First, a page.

Insurance salesman targeted ‘potentially vulnerable’ customers as they sought to maximise profits, the FCA probe into ARs states.
The targeting of potentially vulnerable people is just one among a catalogue of horrors found by the regulator and could now result in the biggest industry customer compensation since the PPI scandal.
The regulator found that the majority of the 15 principal firms it heavily probed, which had 10,594 reps, fell short of regulatory standards.
Insurers, managing general agents and brokers are all among those in the firing line, although the regulator has not specifically named any culprits in the shock report which is likely to cause huge damage to the reputation of the insurance industry.
In some of the worst examples of abuse, the regulator’s 41 page document reveals:
- Travel insurance customers with pre-existing medical conditions sold cover despite there being significant risk they would never be able to make a claim
- Staff falsifying customer signatures on GAP insurance in order to push through the sale
- A principal with a motor dealer network of appointed representatives discovering mis-selling - but then did nothing about it such as contacting customers or reprimanding staff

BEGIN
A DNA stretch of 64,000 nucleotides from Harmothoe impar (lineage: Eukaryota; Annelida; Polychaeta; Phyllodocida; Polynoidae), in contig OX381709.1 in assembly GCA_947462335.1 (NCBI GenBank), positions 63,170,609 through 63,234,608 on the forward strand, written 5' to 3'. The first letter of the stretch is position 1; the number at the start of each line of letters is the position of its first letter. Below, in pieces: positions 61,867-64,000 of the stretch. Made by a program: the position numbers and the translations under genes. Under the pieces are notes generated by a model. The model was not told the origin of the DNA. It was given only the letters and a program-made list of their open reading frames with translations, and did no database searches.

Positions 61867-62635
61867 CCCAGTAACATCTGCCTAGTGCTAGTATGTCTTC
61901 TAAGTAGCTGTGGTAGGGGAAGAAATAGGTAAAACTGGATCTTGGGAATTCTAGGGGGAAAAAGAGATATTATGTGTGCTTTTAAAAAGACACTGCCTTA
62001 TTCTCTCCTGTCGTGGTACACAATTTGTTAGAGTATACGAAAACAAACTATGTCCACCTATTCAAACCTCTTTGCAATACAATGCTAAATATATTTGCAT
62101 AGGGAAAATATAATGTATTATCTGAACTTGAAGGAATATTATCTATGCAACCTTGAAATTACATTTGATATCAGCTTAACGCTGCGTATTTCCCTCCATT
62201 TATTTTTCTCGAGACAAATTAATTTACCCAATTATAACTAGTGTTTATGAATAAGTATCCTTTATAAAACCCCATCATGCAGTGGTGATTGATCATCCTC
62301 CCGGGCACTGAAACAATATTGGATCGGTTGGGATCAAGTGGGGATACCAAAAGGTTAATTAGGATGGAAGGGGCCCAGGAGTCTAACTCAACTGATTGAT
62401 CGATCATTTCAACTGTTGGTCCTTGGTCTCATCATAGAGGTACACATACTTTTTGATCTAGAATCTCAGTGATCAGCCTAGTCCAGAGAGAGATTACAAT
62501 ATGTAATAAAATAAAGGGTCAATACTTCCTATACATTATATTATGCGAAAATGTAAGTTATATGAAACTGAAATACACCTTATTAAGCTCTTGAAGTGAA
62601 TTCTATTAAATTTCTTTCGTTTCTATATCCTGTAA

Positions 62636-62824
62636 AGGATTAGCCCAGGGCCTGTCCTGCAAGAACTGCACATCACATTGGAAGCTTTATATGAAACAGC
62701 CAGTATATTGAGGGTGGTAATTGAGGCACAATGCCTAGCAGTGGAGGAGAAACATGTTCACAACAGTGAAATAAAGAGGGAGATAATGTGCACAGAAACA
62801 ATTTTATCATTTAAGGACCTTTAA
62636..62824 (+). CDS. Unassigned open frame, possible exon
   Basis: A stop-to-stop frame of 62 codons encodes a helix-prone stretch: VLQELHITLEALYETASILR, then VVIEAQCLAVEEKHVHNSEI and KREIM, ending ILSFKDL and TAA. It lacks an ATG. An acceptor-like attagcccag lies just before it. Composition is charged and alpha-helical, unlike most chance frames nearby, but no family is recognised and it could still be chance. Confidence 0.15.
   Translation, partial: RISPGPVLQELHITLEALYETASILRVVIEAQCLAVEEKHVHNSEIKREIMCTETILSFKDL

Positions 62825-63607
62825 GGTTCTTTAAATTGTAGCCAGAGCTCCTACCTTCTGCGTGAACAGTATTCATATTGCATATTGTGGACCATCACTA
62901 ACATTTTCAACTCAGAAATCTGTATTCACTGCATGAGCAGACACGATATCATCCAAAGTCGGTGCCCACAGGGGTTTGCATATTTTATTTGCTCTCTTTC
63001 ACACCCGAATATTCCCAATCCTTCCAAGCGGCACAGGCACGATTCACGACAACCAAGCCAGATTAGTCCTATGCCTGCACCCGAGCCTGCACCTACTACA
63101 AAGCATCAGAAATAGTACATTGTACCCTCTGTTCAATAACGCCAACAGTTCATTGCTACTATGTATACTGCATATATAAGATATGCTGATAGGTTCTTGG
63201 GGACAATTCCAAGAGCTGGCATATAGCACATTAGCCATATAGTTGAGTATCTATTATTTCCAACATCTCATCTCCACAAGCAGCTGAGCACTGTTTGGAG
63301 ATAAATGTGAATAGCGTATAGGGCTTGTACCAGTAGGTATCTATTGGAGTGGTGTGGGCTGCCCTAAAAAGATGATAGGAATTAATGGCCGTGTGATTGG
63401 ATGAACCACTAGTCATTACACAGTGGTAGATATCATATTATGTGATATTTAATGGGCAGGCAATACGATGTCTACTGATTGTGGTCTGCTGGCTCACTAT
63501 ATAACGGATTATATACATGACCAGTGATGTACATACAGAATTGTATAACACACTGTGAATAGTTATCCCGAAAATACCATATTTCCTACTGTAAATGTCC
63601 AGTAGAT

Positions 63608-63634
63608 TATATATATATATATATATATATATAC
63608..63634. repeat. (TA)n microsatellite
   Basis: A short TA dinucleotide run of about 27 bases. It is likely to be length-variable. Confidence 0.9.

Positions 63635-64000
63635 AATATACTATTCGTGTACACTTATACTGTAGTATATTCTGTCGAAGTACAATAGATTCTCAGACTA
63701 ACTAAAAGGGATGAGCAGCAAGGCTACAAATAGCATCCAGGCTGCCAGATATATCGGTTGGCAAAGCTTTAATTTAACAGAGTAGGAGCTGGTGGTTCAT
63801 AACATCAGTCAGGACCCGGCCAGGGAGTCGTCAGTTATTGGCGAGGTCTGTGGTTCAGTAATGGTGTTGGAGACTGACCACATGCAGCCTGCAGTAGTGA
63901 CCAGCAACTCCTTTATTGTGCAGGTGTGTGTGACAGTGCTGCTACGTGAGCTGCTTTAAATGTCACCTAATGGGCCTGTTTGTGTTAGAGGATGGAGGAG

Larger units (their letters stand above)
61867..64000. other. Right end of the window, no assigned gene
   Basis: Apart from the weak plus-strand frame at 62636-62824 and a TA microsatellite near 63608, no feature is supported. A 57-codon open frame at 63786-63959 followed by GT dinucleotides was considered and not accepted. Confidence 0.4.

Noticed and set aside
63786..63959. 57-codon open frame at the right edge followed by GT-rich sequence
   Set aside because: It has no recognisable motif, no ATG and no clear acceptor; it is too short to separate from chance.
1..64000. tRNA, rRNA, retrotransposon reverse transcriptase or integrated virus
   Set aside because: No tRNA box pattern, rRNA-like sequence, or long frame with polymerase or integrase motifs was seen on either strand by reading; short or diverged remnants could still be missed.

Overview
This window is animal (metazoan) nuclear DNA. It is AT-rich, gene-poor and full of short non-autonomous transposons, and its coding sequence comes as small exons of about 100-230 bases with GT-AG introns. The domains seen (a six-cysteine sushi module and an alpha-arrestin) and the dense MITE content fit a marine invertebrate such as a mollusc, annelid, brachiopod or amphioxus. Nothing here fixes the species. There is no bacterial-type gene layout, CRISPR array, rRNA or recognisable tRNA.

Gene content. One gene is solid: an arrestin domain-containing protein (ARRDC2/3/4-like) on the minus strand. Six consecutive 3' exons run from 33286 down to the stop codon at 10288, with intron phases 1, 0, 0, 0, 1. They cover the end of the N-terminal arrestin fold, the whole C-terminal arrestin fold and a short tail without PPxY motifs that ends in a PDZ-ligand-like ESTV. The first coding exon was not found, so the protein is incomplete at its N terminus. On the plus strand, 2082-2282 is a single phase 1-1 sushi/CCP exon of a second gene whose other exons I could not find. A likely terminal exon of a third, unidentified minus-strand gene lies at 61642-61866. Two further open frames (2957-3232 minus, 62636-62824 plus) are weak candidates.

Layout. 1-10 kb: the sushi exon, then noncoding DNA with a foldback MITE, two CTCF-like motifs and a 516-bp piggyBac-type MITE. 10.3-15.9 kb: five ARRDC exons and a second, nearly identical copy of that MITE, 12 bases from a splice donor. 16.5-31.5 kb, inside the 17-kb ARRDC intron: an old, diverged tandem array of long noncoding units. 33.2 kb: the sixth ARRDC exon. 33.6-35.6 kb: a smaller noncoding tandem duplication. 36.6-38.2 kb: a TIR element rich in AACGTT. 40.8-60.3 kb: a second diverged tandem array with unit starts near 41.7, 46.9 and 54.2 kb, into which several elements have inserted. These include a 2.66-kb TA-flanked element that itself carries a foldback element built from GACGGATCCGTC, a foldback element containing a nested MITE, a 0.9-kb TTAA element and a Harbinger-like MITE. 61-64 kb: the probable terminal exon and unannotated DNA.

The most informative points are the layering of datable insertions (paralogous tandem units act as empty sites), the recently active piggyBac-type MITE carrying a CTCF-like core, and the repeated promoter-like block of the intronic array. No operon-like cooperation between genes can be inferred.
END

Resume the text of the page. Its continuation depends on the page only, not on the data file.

- Numerous instances of the principal having no idea of what their appointed representatives were doing when selling products
- The majority of principals visited by the regulator failed to monitor customer complaints properly and had no real idea whether customers were getting fair treatment
- Sales staff flogging warranty insurance by pressurising customers and failing to get consent from potentially vulnerable people
The report clearly states failings were serious and widespread, and only a minority of those investigated had good practice.
The report says: “It should be noted that while practices were predominantly poor, the shortcomings that we identified were not universal across the sample of principal firms included in the review.
“A minority of principal firms within the sample had a good understanding of their ARs and were able to demonstrate how they effectively managed, monitored and mitigated the risks arising from their activities.”